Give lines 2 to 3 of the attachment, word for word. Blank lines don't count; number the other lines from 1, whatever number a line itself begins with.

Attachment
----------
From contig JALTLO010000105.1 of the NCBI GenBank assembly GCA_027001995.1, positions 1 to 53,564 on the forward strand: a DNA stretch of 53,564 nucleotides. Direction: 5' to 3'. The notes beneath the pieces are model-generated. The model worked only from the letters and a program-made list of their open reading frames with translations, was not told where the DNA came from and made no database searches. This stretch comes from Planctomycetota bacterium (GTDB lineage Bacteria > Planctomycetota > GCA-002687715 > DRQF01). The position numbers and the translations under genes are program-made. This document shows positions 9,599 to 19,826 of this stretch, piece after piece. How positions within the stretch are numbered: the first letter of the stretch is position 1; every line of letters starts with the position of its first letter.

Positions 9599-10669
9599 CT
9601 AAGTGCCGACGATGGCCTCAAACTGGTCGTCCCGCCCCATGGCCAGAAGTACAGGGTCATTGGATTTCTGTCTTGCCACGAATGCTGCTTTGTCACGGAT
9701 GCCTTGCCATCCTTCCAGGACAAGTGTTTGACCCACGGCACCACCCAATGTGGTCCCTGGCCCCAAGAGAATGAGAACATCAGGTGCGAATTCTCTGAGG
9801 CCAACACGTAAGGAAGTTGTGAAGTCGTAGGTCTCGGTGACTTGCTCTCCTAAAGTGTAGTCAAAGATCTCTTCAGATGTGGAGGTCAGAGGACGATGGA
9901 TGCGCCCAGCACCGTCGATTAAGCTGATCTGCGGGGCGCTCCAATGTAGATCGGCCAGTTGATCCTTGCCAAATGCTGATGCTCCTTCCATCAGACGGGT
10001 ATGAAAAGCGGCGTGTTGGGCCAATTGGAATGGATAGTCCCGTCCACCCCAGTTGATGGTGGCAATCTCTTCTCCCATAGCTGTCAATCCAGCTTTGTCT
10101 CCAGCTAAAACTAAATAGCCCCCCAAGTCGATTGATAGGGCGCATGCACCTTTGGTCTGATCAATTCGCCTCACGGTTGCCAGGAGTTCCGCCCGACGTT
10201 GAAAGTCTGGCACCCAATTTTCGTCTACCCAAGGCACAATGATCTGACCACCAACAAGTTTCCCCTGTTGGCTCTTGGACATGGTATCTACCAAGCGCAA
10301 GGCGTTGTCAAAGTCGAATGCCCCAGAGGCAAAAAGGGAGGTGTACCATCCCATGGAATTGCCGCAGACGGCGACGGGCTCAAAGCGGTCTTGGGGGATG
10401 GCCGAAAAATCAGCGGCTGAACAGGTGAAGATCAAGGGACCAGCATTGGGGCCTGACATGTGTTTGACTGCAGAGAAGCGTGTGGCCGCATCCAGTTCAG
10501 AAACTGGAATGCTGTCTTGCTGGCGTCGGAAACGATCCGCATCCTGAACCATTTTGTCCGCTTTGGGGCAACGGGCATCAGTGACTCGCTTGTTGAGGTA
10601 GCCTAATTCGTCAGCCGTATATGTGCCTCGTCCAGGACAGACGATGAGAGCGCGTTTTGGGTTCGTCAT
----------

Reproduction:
Positions 9599-10669
9599 CT